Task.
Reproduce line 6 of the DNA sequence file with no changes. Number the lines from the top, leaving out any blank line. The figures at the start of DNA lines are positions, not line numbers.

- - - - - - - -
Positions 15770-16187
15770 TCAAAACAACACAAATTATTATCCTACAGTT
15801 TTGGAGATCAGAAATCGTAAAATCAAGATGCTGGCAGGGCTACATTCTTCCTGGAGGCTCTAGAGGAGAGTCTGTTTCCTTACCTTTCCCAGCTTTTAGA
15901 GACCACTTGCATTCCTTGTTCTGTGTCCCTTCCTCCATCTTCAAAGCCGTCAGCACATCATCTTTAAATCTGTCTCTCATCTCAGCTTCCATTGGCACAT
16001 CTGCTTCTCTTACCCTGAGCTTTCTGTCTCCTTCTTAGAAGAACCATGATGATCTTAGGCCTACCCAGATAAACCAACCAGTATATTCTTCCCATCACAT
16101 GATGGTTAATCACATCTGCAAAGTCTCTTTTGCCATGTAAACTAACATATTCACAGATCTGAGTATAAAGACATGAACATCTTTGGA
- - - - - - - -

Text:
16101 GATGGTTAATCACATCTGCAAAGTCTCTTTTGCCATGTAAACTAACATATTCACAGATCTGAGTATAAAGACATGAACATCTTTGGA